These food groups include fruit and vegetables, dairy foods, and grain foods and carbohydrate-containing foods, such as breads, cereals, rice, pasta, legumes, fruit, and starchy vegetables (like pumpkin, peas, and potato) must all be limited.

A ketogenic diet is based around a very low carbohydrate diet, which means nutritious foods like vegetables and fruit, wholegrains and dairy foods will need to be limited

Because the diet is also low in fibre, gastrointestinal symptoms can also show including constipation. 

According to the DAA, this could also mean an increased risk of bowel cancer in the long term. 

Other challenges include those relating to the social aspects of eating.

The low amount of wholegrains, fruits and vegetables is also concerning as wholegrains are linked with a reduced risk of health conditions and fruits and vegetables are an excellent source of vitamins, minerals and fibre. 

What to consider before trying the Keto Diet?  

You will be missing out on some seriously healthy foods 

A ketogenic diet is based around a very low carbohydrate diet, which means nutritious foods like vegetables and fruit, wholegrains and dairy foods will need to be limited. In fact, the 20-50g of carbohydrates allowed in a ketogenic diet is equivalent (in carbohydrate terms) to just a small tub of yoghurt, an apple, and half a medium potato over a day.

It might affect your gut health 

As well as filling us up, fibre from fruit, vegetables, legumes and wholegrains is vital for a healthy gut – such as to support the growth of ‘good’ bacteria and to keep the lining of the bowel healthy. On average, we eat only half the recommended daily amounts of at least 25g of fibre for women and 30g for men – and being on a ketogenic diet will make it harder to meet these targets.

You may find it hard to stick with  

The best ‘diet’ is one that ticks off all your nutritional needs, fits with your lifestyle, and that you enjoy. If you get these right – you’re onto a winner over the long-haul! Many studies show those on a ketogenic diet find it difficult to sustain, due to its restrictive nature (which can also make family meal times and outings with friends more complicated).

The DAA says the diet is not recommended for the general population ‘as the long term efficacy and safety of the diet are unknown, having only been studied in the short term’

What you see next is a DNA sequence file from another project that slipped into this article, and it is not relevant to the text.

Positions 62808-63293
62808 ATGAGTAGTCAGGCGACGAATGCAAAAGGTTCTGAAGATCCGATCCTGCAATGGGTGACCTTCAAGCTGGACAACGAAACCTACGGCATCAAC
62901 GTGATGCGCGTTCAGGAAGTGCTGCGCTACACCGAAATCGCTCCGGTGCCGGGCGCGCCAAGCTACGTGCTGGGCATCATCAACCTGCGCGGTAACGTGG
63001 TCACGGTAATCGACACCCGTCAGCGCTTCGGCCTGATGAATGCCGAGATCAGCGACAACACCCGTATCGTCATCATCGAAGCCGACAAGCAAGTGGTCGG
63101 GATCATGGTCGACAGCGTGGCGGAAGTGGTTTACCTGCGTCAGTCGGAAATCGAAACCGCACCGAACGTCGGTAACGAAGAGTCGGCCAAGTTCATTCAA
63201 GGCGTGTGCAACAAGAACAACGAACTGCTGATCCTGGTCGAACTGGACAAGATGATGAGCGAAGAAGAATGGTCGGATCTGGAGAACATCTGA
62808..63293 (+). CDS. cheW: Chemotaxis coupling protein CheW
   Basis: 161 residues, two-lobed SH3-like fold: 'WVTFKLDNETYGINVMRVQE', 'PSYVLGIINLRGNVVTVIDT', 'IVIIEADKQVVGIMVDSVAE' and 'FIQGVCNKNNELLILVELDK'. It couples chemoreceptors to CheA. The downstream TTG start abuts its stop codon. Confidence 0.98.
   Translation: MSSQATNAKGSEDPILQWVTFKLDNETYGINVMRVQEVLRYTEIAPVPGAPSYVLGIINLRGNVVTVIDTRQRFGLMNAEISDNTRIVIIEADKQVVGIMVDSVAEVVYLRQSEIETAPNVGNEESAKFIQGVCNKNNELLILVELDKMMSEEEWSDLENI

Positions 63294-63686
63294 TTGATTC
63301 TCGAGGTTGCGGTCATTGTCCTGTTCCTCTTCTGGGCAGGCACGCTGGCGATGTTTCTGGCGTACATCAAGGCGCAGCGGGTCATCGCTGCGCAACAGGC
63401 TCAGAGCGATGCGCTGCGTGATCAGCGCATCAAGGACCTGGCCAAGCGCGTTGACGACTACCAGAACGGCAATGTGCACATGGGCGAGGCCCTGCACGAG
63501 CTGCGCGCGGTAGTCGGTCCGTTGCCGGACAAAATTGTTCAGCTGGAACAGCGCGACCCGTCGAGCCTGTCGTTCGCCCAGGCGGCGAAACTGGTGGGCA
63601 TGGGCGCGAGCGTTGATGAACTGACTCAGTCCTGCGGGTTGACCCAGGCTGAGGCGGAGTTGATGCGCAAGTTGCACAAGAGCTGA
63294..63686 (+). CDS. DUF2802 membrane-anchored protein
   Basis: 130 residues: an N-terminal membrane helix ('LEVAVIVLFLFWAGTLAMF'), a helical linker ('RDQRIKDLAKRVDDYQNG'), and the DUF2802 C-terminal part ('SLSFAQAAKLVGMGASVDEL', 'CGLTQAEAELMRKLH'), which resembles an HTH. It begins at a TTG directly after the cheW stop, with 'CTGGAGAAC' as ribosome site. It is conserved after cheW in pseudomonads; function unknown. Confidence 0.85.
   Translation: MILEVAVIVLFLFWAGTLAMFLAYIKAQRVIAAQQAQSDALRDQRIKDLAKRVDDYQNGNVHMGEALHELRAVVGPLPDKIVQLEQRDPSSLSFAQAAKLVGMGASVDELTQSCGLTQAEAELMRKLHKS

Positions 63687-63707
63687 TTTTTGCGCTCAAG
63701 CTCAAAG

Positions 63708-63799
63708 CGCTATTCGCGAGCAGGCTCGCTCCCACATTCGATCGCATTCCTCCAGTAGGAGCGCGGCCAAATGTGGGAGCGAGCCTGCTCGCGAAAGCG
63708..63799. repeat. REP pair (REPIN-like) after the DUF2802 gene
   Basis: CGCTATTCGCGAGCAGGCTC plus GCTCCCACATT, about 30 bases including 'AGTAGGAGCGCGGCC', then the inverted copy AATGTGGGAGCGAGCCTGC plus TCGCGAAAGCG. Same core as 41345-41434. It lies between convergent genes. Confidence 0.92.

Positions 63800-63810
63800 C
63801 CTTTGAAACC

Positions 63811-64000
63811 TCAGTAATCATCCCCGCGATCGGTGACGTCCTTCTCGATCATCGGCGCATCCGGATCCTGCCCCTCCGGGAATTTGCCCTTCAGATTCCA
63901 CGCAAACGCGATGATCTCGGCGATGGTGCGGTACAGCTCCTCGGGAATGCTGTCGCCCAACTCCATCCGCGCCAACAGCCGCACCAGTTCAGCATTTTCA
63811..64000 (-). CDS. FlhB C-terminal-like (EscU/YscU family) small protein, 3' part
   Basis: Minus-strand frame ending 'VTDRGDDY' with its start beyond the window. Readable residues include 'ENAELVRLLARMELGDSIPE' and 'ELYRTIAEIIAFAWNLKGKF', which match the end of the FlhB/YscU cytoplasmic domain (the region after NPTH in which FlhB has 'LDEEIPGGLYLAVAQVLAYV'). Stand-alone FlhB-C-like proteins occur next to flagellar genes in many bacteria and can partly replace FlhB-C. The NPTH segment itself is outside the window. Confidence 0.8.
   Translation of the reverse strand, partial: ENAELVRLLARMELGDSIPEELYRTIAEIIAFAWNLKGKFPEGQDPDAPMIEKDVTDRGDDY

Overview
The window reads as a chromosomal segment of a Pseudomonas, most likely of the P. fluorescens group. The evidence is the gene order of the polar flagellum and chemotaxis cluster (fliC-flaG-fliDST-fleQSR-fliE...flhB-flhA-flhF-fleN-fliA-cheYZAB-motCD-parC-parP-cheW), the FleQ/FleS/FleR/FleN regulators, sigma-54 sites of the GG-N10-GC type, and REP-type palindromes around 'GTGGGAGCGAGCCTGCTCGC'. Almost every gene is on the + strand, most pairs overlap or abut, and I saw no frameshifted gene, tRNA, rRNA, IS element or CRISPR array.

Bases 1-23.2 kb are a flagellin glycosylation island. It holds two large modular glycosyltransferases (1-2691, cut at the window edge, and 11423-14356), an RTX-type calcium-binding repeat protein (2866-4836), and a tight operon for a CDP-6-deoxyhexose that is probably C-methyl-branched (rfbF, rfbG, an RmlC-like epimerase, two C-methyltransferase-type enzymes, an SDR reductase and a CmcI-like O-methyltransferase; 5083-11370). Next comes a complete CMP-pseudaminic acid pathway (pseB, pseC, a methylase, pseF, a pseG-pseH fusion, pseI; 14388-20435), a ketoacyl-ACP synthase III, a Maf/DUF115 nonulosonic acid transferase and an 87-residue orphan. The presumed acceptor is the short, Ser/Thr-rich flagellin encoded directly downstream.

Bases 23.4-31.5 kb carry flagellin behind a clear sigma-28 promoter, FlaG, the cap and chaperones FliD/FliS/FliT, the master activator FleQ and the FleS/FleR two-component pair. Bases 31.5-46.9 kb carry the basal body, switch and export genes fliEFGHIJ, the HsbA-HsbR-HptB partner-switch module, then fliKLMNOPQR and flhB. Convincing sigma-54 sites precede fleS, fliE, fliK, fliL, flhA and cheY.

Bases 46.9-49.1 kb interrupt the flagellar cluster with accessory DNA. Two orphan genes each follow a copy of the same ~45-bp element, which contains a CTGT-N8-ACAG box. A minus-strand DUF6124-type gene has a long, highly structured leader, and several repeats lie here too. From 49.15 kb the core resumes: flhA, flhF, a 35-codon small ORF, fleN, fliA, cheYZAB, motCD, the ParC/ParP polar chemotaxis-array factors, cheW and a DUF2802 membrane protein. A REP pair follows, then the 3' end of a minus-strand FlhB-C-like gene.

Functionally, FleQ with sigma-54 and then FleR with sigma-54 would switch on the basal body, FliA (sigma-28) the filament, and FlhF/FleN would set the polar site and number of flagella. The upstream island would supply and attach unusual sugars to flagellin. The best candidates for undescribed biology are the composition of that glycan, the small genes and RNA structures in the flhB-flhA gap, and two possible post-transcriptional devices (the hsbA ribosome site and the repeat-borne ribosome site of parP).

‘The fibre in wholegrains, fruit, vegetables, and legumes supports the growth of “good” bacteria, which keeps the lining of the bowel healthy,’ the DAA explained. 

‘On average, we eat only half the recommended daily amounts of at least 25g of fibre for women and 30g for men – and being on a ketogenic diet will make it harder to meet these targets.’

All in all, the DAA agree that the diet does offer some metabolic benefits when followed in the short term and poses as ‘a novel treatment for certain medical conditions’.

Despite this, they say the diet is not recommended for the general population ‘as the long term efficacy and safety of the diet are unknown, having only been studied in the short term’.   

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  • How to make Grilled Peaches with Fresh Mozzarella
  • These delicious chocolate chip cookies are dairy and gluten-free
  • This five-fruit slush will be the best drink you make all summer
  • How to make Grilled Veggie Pizza with Fresh Mozzarella
  • On the Grill: Shrimp
  • On the Grill: Burgers
  • How to make a perfect poached egg in less than 2 minutes
  • How to make Salad Topped Pizza Bites
  • How to make ice cream using a plastic bag
  • Recipe: How to make Broccoli Cheddar Bites
  • Get grilling: Baby Back Ribs
  • We baked cookies with an Amazon Echo and Google Home
  • Whip up some Crab Cakes Benedict with Florentine Hollandaise
  • Unicorn Noodles are the next big food trend
  • The simple trick to making an extra-crispy grilled cheese
  • How to make New Orleans-style beignets
  • How to make ginger-chocolate chunk ice cream sandwiches
  • Twinkies cappuccinos are now a thing
  • How to make fish kelaguen
  • Want to cook meat perfectly? Try sous vide
  • Want to make the perfect scrambled eggs?
  • Katoi sous chef Cameron Rolka sizzles up shrimp fried rice
  • Ham  Cheese Sliders
  • Triple Berry Crumble recipe
  • Healthier cookies: Chocolate Chip and Pecan Cookies recipe